Friday, July 03, 2009

McD's Angus Third Pounder Taste Tested

Act Fast! The first 8 people to follow and send a private message (with your snail mail address) to FastFoodNews via Twitter will get a pair of McDonald's "Be Our Guest Cards." Each card can be redeemed for a free Angus Third Pounder. (These cards were supplied to Fast Food News by McDonald's Inc.) We've given away the free Angus Third Pounder cards, but you can still follow FastFoodNews on Twitter.

Yesterday was the first day for McDonald's first nationwide roll-out of a new burger in 8 years, the Angus Third Pounder.

We tried 2 of the 3 new versions of the Third Pounder, the Deluxe and the Bacon & Cheese. (We'll save the Mushroom Swiss for another day.)

Here's what we came home with... the Bacon & Cheese is on the left, the Deluxe is on the right:

I'm not much of a photographer, but let's go ahead and compare that to McDonald's official, professional press release photo of these 2 new burgers:

These burgers are more substantial than the Quarter Pounder. The beef patty is clearly bigger, although it still has that iconic, pre-formed appearance of all McDonald's meat patties.

The real rings of purple onion and the thick slice of a large diameter tomato are nice touches. It helps to push this burgers taste in the direction of a home made hamburger... not that it actually makes it to that realm, but it helps. The lettuce was abundant, fresh and of good quality, too.

We both noticed, though, that the purple onions were virtually tasteless. We assume that McDonald's went to great lengths to find onions that would never be considered to strong or offensive. We had fun imagining the process of McDonald's execs insisting on a genetically-modified scentless, tasteless onion that could be grown in huge quantities. Just a fantasy; couldn't be true.

We got our Angus Third Pounders at McDonald's #6753 in Benbrook, TX where the manager on duty said that they had been selling the Third Pounders for about a week (even though yesterday was their official release date). He said they'd had a good response to them and they were growing in popularity. He said they were selling about 50 a day. (Note: We used "Be Our Guest Cards" for 2 free Third Pounders and purchased the rest of our meal. We didn't speak to the manager until after our burgers where prepared and handed to us.)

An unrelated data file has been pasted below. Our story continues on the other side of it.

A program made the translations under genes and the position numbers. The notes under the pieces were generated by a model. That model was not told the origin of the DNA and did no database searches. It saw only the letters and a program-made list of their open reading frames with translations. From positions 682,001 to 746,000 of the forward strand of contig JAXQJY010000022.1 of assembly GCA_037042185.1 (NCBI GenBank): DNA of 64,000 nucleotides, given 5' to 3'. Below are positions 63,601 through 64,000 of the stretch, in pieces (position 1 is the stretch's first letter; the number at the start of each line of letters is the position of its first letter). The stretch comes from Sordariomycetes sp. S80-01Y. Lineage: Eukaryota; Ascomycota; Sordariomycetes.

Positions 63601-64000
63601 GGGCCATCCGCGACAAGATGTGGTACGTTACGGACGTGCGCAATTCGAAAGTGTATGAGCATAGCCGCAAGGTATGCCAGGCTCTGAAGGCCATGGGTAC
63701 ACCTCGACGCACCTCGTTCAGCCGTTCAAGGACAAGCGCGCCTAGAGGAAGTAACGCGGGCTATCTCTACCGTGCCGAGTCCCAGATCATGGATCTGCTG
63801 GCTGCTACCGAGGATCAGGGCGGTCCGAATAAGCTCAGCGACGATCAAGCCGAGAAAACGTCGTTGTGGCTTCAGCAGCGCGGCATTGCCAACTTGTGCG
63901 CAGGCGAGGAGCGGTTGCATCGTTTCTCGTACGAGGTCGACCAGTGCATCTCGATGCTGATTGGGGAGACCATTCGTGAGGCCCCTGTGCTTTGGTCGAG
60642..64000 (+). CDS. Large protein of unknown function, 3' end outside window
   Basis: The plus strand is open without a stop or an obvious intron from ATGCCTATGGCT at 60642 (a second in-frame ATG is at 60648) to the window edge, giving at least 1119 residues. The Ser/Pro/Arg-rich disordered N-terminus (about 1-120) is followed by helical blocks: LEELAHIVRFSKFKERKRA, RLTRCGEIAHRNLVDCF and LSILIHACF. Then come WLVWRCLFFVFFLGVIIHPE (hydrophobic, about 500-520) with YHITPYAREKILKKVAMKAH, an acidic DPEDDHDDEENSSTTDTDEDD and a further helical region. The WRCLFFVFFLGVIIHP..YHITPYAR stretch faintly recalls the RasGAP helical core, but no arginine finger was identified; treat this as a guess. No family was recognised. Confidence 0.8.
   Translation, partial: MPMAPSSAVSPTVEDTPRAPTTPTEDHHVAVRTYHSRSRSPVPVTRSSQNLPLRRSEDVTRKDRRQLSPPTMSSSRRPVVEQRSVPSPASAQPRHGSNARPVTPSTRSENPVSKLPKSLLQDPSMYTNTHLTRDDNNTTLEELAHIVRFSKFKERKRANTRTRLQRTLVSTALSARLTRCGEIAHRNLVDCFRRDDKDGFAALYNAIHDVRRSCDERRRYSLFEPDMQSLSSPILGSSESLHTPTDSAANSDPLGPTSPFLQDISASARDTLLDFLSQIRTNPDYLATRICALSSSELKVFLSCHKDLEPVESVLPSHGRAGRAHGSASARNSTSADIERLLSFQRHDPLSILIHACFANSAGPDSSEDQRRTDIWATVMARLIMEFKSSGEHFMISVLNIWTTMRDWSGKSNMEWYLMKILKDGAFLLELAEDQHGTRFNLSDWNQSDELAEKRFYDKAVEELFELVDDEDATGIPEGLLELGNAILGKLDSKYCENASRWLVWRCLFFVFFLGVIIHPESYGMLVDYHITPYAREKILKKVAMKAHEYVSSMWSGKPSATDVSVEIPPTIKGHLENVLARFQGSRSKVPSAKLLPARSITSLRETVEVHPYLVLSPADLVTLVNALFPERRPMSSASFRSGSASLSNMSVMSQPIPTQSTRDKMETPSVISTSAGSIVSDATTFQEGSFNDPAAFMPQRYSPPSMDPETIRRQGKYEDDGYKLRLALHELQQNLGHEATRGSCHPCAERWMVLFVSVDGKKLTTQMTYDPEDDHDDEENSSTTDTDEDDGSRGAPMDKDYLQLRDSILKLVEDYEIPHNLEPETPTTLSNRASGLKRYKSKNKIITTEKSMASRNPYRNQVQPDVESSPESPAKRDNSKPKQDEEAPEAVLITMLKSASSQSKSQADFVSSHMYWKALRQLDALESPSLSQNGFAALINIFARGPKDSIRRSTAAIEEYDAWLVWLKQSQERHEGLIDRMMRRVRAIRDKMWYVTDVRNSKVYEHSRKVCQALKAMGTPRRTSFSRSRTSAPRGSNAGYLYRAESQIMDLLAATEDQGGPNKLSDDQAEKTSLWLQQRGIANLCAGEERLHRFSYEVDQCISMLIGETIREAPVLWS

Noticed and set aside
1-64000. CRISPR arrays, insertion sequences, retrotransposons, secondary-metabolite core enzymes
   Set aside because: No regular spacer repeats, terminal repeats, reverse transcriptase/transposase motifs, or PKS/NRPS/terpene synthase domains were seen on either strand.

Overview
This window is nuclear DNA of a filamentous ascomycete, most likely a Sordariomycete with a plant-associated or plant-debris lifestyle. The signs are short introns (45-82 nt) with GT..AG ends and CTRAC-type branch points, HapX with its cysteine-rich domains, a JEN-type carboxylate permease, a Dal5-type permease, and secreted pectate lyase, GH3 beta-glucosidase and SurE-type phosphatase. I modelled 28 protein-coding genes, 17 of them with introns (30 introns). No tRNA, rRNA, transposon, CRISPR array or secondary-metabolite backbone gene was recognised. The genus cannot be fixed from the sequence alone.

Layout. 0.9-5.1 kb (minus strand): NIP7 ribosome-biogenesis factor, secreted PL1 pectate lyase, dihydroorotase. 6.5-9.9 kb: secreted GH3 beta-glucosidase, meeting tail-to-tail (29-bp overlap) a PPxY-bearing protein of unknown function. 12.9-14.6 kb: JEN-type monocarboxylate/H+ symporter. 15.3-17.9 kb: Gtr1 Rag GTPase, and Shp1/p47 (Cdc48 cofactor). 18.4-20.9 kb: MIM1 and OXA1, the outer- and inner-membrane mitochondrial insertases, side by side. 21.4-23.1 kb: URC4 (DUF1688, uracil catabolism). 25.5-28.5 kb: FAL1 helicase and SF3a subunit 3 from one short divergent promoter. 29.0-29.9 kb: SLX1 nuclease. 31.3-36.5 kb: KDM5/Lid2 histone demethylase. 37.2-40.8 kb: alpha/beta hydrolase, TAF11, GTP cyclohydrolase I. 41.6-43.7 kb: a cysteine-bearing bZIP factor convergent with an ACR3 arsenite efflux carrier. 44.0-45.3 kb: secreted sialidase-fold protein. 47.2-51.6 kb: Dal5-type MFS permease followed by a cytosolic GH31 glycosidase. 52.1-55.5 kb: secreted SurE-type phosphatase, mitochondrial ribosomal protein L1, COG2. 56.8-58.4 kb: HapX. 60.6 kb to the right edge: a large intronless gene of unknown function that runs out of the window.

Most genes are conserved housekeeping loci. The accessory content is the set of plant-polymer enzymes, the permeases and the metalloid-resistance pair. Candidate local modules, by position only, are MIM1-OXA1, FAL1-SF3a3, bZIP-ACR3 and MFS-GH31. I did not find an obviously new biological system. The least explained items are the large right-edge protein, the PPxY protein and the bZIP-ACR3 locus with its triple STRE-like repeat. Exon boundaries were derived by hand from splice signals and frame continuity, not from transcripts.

In the press materials for the Third Pounders, the descriptions of all 3 burgers ends with, "served on a toasted bakery-style sesame seed roll." This description left me expecting the burger to be on a warm, slightly crunchy, toasted bun. This was not the case. The bun was cold and soft and had not been toasted in any way noticeable from the outside. When I took the burger apart for the photos below, I could see the the inside of the buns had been toasted slightly. No big deal really, but after reading the description I suppose I became hopeful that the entire sandwich would be run through a warmer/toaster just before being served.

Otherwise, besides being a little bigger, the buns do not differ in consitency or flavor from standard McDonald's buns.

Here's a look at the insides (again, Bacon & Cheese on the left, Deluxe on the right. Click for larger image.)

Nutritional Information:

The Angus Third Pounders have a calorie range of 750 to 770 calories. They have 39-40 grams of fat and 16-17 grams of saturated fat.

Interestingly, they also have 2 grams of Trans Fat. This is interesting because most fast food chains have eliminated or are attempting to eliminate all trans fats from their menus. A reader asked if this would prevent the sandwiches from being sold in New York City where Trans Fats are banned. I, in turn, asked a McDonald's rep and was informed that, "NYC Department of Health regulation pertains only to artificial trans fat. The 2 grams of trans fat in the Angus Burger is attributed to the beef patty that contains naturally-occurring trans fat,a type of trans fat that would not be subject to the artificial trans fat regulation."

Here's the calorie, fat, cholesterol, sodium, carbs, fiber, sugar & protein stats for the Angus Third Pounders:

Here's a look at a cross section of the Bacon & Cheese Angus Third Pounder (click for larger):

And a close-up of the burger patty (on the Deluxe):

Had one yourself? Let us know what you think.

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Order your copy today!


Blogger Sila Lumenn said...

Yet another McDonald's burger I won't be trying. Why do they insist on taking a perfectly good hamburger and drowning it in condiments? Just look at that disgusting glob of mayo on the deluxe! No thanks McD's; I'll keep eating homemade.